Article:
For example, you could say something like this:

Jim has two ex-wives, Jane and Linda. The former was a schoolteacher and the latter is a nurse.

In that example, former refers to the first of two in a list (Jane), while latter refers to the second (Linda).

These don't always need to refer to people; I could say something like:

I have two hobbies, skydiving and stamp collecting. The former is much more dangerous than the latter.

But I wouldn't (or shouldn't) say:

I have two hobbies; the former is much more dangerous than the latter.

because the hobbies haven't been explicitly named, so there is nothing for former and latter to point back to.

  • 3
    +1 for pointing out that "latter" is the antonym for a different usage of "former" than what the OP wants. – Soron Dec 20 '17 at 5:31
  • 2
    -1 because "former" and "latter" work perfectly fine for chronology; they are not limited to order of appearance in a list. In fact, making a list creates ambiguity, because the reader then is not clear whether the listing order matches chronological order. – Ben Voigt Dec 20 '17 at 7:13
  • 1
    @BenV - Two points: (1) I was careful to avoid saying that the OP's usage was "wrong," "incorrect," or "ungrammatical," instead pointing out that is was not "the standard way" the terms are "normally" used. (2) As for that added ambiguity, it's only an issue if it's important to what the speaker is trying to say. I don't claim my sentence about Jane and Linda is an equivalent to, or conveys the same information as, the original. Rather, it was just a convenient way to show the learner how we see former and latter used most often. – J.R. Dec 20 '17 at 22:57

We interviewed him in the 1990s. His first wife was a high school teacher and his then current wife was the mayor of San Antonio.

The word then can be used adverbially to modify (temporally situate) adjective current: "at-that-time current".

You can also say "his wife at the time", as other answers have said.

  • 1
    This answer would be more helpful if it actually explained what it's saying rather than simply being an example of use. – Catija Dec 20 '17 at 16:25
  • 1
    It's obvious to you, sure... and me... but you're on a site for people who aren't native speakers of English and who need help understanding a concept. This is not an answer. – Catija Dec 20 '17 at 16:40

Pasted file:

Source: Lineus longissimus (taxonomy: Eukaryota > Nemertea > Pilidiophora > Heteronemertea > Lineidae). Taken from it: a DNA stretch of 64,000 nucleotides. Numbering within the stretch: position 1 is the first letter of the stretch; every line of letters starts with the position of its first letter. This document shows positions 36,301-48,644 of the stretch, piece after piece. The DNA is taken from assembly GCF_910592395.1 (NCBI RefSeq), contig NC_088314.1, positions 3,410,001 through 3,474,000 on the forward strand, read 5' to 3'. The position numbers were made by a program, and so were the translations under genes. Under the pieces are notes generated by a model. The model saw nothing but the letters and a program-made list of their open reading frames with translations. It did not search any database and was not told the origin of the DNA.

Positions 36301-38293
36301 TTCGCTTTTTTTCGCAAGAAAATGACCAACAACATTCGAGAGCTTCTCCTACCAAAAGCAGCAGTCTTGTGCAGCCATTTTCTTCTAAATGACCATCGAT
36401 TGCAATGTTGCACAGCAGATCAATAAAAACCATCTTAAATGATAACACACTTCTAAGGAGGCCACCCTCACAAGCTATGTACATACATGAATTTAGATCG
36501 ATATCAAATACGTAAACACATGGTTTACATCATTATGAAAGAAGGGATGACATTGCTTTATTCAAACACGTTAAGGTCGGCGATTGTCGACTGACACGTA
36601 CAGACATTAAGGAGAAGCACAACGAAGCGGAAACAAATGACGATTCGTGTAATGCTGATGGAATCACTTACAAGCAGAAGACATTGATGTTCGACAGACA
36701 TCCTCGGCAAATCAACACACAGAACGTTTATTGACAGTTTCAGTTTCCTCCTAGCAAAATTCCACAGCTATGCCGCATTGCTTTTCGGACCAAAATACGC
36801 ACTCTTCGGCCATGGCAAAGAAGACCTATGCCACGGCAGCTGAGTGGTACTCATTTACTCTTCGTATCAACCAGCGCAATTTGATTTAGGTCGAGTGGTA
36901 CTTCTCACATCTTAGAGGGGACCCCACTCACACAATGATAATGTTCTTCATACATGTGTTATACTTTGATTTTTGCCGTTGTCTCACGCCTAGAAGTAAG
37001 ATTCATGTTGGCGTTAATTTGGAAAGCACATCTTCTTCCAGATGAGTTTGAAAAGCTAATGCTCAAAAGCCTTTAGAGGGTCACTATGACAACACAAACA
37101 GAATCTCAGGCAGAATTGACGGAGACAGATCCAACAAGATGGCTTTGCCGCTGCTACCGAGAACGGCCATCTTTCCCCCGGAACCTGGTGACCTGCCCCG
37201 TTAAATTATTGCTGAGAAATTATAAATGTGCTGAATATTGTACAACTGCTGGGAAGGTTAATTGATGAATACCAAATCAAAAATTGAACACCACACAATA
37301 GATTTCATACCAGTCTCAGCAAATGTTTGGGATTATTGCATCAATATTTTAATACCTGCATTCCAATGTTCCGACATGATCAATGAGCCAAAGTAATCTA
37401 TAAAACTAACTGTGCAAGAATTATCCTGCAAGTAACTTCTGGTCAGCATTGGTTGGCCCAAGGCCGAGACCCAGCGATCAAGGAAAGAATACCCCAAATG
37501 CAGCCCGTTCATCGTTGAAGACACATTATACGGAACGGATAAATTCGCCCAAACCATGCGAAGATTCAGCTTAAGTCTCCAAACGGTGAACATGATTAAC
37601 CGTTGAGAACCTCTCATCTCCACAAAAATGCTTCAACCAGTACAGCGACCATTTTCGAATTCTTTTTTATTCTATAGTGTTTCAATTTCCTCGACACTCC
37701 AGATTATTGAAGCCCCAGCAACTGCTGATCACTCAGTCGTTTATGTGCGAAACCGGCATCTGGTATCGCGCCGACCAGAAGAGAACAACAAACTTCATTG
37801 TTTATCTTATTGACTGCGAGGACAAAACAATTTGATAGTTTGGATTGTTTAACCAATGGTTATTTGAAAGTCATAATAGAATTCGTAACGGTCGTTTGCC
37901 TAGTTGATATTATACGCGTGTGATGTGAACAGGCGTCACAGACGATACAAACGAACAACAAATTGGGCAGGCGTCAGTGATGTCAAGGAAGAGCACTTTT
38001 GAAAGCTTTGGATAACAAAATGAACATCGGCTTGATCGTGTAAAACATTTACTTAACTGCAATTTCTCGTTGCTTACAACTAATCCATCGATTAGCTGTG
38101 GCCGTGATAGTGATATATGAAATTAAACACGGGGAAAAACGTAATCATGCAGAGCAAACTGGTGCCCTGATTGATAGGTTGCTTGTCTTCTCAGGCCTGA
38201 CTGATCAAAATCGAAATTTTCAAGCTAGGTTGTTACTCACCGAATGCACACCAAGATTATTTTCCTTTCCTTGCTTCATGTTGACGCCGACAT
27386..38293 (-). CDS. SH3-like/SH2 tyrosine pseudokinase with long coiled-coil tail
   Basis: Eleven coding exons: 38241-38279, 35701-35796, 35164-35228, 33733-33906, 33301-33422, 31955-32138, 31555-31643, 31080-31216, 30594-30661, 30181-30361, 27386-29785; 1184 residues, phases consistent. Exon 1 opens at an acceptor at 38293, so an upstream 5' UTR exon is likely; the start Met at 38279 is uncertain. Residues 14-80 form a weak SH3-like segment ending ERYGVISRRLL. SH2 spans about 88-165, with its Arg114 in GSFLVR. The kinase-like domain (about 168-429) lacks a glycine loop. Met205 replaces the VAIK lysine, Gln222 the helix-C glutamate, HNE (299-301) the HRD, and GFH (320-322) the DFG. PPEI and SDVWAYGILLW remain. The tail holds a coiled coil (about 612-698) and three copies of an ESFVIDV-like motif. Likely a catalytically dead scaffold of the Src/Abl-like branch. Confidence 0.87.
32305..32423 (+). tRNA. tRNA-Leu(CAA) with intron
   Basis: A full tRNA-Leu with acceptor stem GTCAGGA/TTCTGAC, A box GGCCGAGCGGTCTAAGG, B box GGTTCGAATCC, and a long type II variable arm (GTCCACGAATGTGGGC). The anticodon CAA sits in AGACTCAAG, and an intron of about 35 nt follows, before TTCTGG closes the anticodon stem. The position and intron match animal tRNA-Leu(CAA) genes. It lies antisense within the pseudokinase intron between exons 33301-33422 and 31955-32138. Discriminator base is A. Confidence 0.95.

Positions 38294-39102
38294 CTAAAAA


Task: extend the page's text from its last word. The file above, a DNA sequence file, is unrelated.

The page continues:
• 1
    @Catija: Still, there's nothing to explain except perhaps the use of then as a modifier. I will add that. – Tᴚoɯɐuo Dec 20 '17 at 16:41
  • 1
    I think the bit missing from this answer is that "then current" at least very strongly implies that conditions have changed (i.e. that his "then current" wife is not his wife now, for whatever reason). It doesn't work nearly as well if we don't know the subject's present marital status. As an aside, "then" is also sometimes used alone with this same meaning, almost always with relationships, as in "she divorced her then husband when she found him in bed with his then mistress, whom he subsequently married" (sometimes hyphenated, then-wife etc.). – 1006a Dec 20 '17 at 17:51
  • 1
    @1006a: Again, I think this is paying too much attention to non-essential aspects of the question. The OP, as I understand the question, wants to refer to something that was current as of a particular time in the past. There is nothing in the question that should make us be concerned about the present. That said, I could say "My then current wife, to whom I am still happily married.* – Tᴚoɯɐuo Dec 20 '17 at 18:07

Generally to refer to 'current' in the past you could use "at the time". This also makes clear whether Jim is/was still married.

Jim had been married twice. His wife at the time was a nurse, while his former wife had been a school teacher.


Jim had been married twice. His former wife was a school teacher, the latter was a nurse, but he was now single again.


I like to keep things simple :

Jim had been married twice. First to a schoolteacher then to a nurse.